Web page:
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Read v. Willwoods Community

Supreme Court of Louisiana

March 14, 2015

MICHAEL O. READ
v.
WILLWOODS COMMUNITY

ON WRIT OF CERTIORARI TO THE COURT OF APPEAL, FIFTH CIRCUIT, PARISH OF JEFFERSON

JOHNSON, Chief Justice

We granted this writ application to determine whether the lower courts erred in finding plaintiff, Michael O. Read, and defendant, Willwoods Community, entered into a fixed term employment contract for five years. For the reasons set forth below, we hold the evidence in the record does not provide a reasonable factual basis for the lower courts' findings. Further, based on our review of the record, the jury's findings were clearly wrong. We therefore reverse the ruling of the court of appeal.

FACTS AND PROCEDURAL HISTORY

Willwoods is a non-profit corporation subject to the precepts of the Roman Catholic Church providing ministries in affordable housing, faith and marriage, WLAE TV and Eucharistic Adoration. Willwoods is governed by a Board of Trustees. In January of 2009, John Becker was chairman of the Board and Patrick Veters was vice chairman. Numerous others served as board members, including Monsignor Christopher Nalty and Dr. Frank Schmidt. Father Thomas Chambers served as president of Willwoods. In early 2009, Willwoods established the position of "Executive Director" as part of a succession plan to eventually succeed Father Chambers, who was then 74 years old. At a board meeting on January 20, 2009, a search and hiring committee was appointed to fill the position of Executive Director. The hiring committee was chaired by Mr. Veters, who was joined by Mr. Becker, Dr. Schmidt, and Monsignor Nalty.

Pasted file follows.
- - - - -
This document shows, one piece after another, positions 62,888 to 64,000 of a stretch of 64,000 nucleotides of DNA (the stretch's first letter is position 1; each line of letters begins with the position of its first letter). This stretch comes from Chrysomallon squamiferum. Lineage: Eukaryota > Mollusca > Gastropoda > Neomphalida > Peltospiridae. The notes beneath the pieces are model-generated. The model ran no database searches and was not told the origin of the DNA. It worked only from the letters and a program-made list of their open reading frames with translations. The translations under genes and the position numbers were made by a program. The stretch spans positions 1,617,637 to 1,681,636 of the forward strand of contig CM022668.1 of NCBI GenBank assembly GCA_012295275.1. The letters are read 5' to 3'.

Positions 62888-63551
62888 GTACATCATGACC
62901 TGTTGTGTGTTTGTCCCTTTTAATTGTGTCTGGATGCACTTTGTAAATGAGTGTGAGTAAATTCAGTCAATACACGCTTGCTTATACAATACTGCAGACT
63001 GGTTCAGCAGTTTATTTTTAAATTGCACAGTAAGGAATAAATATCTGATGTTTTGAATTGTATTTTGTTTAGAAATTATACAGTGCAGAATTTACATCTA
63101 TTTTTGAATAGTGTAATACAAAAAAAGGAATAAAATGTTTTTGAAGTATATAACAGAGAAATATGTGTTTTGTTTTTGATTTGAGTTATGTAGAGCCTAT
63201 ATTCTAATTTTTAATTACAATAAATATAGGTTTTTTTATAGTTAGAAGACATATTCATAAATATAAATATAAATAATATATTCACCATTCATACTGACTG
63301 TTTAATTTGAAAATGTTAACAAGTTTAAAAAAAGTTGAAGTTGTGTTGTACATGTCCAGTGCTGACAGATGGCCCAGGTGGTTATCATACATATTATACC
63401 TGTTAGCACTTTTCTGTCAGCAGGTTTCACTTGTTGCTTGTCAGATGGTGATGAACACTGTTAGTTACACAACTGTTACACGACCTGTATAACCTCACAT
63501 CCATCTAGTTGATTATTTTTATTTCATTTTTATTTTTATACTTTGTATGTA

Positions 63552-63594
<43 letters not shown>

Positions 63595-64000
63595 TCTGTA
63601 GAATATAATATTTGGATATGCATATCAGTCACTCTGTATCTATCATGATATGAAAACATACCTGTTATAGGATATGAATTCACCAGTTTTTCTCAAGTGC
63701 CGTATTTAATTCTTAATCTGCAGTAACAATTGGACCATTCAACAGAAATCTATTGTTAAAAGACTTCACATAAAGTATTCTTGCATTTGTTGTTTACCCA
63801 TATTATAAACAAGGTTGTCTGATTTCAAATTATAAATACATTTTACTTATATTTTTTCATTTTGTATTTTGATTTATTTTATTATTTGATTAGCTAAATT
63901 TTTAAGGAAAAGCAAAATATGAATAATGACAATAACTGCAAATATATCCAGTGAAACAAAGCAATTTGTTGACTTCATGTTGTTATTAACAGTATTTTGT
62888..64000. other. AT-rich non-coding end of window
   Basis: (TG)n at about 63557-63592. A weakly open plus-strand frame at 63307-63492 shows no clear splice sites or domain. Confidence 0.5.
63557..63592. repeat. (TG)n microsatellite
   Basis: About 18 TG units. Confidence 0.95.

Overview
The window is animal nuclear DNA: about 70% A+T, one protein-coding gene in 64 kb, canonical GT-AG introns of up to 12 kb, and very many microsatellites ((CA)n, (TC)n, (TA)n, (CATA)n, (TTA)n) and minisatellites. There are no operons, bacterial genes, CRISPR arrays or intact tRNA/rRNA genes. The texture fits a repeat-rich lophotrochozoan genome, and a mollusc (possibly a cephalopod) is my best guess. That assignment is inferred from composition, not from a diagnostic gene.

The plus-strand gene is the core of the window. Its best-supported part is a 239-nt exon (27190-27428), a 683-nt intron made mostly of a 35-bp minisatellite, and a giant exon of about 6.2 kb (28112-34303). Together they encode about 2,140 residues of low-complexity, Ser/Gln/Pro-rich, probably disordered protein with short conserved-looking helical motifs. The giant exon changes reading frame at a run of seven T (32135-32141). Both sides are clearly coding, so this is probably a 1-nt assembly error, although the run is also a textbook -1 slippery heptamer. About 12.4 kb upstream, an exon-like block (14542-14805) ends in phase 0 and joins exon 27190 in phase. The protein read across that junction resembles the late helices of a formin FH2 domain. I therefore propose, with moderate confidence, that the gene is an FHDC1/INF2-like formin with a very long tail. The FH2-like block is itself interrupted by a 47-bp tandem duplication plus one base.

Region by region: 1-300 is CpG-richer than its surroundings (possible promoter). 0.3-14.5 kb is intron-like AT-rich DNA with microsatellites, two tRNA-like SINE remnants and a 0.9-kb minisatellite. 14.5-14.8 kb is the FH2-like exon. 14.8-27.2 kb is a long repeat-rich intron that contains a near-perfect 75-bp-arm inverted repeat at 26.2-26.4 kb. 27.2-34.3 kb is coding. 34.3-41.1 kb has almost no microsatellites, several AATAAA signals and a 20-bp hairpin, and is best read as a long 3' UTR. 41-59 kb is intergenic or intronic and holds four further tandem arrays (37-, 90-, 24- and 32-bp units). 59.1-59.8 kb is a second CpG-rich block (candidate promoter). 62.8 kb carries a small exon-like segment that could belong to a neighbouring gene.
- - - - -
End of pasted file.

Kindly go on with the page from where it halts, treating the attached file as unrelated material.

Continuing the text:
Later in January of 2009, Mr. Read had dinner with his wife, mother and Father Chambers, who was a family friend. Mr. Read learned from Father Chambers that Willwoods was conducting a search for his successor. Mr. Read expressed interest, noting that working for a non-profit was something he would like to do before retirement. Several days later, Mr. Becker contacted Mr. Read regarding his interest in the position and asked him to submit a curriculum vitae. At the time, Mr. Read was 65 years old and an employee of Capital One Bank for more than eight years.

On February 19, 2009, the search committee interviewed three potential candidates, including Mr. Read. All three candidates were considered extremely qualified. Mr. Read was already known to the committee members with varying degrees of familiarity. Because the Executive Director would work closely with Father Chambers, Mr. Read was considered an ideal candidate due to their friendship. Mr. Read asserts that during the interview Mr. Veters asked him if, given his age of 65, he was prepared to commit to a period of employment for five or six years, to which Mr. Read responded affirmatively. While the search committee members did not have a recollection of the specific questions asked during the interview, they were in general agreement that Willwoods was looking for a dedicated employee who would not leave the job after a few months, and they did not want to go through the search process again any time soon. The committee members also unanimously testified that they never discussed or contemplated offering a specific term of employment to any of the candidates. No offer of employment was made to any of the three candidates on that date.